Scientists at MIT managed to teach a robot to run using machine learning. Normally robots are taught how to move across difficult terrain by preprogramming it into their code. This time, though, the scientists at MIT used simulations to teach the Mini Cheetah to run fast and adapt to walking on different terrain. The researchers showcased the results in a video last week, and they are both intriguing and hilarious.
This isn’t the first time that MIT has taught the robot new tricks, either. Previously, scientists taught the robot how to do backflips.
This video of the Mini Cheetah running is both inspiring and hilarious
As you can see in the video above, the Mini Cheetah isn’t the most graceful machine when it comes to running. But everything it does, it learned to do itself thanks to simulations. The group says it chose machine learning to see how viable it was as an option. Normally, engineers would need to program everything that the robot was going to do.
This takes time, a lot of time, in fact, and is very difficult to do. Not only does the engineer have to code everything, but it has to determine where the robot might fail and how to adapt it to fit those sections. With machine learning, though, robots like the Mini Cheetah can learn to run without needing a helping hand.
The trick to getting the Mini Cheetah running was to let it accumulate days of experience on various terrains. The MIT scientists say they were able to send the Mini Cheetah through 100 days’ worth of experience in just three hours. This allowed them to scale up the terrain that it was experiencing quite a lot and let them test things more easily.
More than meets the eye
The Mini Cheetah’s movements might not look graceful, but the results speak for themselves. By letting the machine learn how to run on its own, the scientists gave it more room to succeed. During testing, it was able to run faster than they’ve ever made it run before. The Mini Cheetah reached up to 13 feet per second or 9 miles per hour. It’s an impressive stat for sure.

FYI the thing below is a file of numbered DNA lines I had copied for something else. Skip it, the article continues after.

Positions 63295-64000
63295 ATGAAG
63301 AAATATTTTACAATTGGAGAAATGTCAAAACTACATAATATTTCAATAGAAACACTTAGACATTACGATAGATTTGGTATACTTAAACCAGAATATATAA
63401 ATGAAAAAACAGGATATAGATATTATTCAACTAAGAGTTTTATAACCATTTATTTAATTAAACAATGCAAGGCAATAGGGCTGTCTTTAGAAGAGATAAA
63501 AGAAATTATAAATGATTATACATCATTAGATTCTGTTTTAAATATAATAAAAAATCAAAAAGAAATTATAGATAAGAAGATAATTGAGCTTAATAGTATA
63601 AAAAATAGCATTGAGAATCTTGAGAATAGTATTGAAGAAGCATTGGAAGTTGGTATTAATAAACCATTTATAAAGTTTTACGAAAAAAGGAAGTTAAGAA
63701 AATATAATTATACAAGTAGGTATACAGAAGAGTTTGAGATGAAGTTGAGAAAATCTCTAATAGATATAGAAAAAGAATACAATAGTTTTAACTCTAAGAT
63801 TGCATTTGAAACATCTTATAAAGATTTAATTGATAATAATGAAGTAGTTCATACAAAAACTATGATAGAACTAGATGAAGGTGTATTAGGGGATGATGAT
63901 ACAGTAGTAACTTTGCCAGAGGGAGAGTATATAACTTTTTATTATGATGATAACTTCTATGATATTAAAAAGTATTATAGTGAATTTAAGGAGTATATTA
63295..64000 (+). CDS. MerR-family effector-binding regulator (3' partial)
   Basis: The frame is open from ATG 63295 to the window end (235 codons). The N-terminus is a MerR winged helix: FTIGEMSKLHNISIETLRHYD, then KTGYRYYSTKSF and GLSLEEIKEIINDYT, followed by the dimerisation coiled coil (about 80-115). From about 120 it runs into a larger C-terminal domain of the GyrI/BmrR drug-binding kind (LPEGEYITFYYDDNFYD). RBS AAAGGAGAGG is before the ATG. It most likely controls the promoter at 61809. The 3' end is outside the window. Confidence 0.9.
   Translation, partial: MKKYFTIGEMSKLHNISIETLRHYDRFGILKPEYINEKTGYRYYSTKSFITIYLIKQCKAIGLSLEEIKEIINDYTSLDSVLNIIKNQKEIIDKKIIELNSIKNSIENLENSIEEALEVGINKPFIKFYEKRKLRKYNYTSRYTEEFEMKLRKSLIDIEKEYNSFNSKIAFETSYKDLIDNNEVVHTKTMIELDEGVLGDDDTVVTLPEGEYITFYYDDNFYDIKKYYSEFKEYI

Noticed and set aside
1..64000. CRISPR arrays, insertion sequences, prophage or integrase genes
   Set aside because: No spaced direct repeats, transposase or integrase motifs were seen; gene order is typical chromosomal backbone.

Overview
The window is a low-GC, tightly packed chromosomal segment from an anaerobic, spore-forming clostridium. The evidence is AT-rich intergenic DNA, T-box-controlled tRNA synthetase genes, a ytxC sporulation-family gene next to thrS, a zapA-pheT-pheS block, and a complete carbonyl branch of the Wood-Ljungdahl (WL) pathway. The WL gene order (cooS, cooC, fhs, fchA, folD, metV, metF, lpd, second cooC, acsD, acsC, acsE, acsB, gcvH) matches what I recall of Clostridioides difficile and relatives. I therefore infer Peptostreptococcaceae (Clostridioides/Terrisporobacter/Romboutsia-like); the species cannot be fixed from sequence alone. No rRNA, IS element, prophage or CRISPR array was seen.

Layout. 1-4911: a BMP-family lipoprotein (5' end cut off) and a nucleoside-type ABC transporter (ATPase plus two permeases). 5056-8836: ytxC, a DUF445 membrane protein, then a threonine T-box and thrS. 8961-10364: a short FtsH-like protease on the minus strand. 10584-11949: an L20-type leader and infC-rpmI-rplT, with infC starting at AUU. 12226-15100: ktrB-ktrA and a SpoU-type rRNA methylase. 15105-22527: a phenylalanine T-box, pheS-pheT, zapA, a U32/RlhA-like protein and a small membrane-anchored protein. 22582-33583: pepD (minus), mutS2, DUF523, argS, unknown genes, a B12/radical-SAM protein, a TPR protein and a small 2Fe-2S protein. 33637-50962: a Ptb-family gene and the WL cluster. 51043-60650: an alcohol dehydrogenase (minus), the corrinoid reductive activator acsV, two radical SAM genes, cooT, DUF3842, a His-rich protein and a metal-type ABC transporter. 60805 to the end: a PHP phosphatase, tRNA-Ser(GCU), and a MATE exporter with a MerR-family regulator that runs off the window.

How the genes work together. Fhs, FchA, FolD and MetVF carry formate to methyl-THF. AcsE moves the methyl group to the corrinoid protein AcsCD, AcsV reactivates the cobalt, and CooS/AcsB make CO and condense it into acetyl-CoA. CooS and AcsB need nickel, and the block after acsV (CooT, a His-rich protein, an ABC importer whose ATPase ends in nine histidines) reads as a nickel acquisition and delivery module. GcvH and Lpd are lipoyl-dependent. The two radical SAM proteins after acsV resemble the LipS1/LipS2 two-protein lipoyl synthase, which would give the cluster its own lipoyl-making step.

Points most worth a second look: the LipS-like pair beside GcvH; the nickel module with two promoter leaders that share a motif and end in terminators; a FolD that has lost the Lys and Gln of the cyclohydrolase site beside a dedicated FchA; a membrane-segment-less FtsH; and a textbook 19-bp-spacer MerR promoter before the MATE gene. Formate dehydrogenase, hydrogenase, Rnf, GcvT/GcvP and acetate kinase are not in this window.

It was also able to turn quickly, even on icy surfaces. Further, it did all of this without falling on its face. The technique is called reinforcement learning, and the team used over 4,000 versions of the Mini Cheetah to determine the best movement patterns in their virtual sessions. Any patterns that didn’t promote speediness were thrown out (via wired†
Of course, one of the biggest questions surrounding the Mini Cheetah and its recent success story is, can these results be scaled up? In a Q&A post, MIT Ph.D. student Gabriel Margolis and IAIFI postdoc Ge Yang say that the current way that we do robotics isn’t scalable. That’s because it requires humans to tell the robot what to do, as well as how to do it.
With the current system that MIT is testing, the robot is told what to do but must figure out the best way to do it. Sure, there are some issues with it, like how awkward the robot moves. But, overall, the system could open a lot of doors for the robotics world.
In this test, the scientists threw out patterns that didn’t promote speediness. But what if they did another test with the Mini Cheetah that blends speediness with sturdiness? I’d personally love to see how those results look, especially given how promising these latest ones turned out.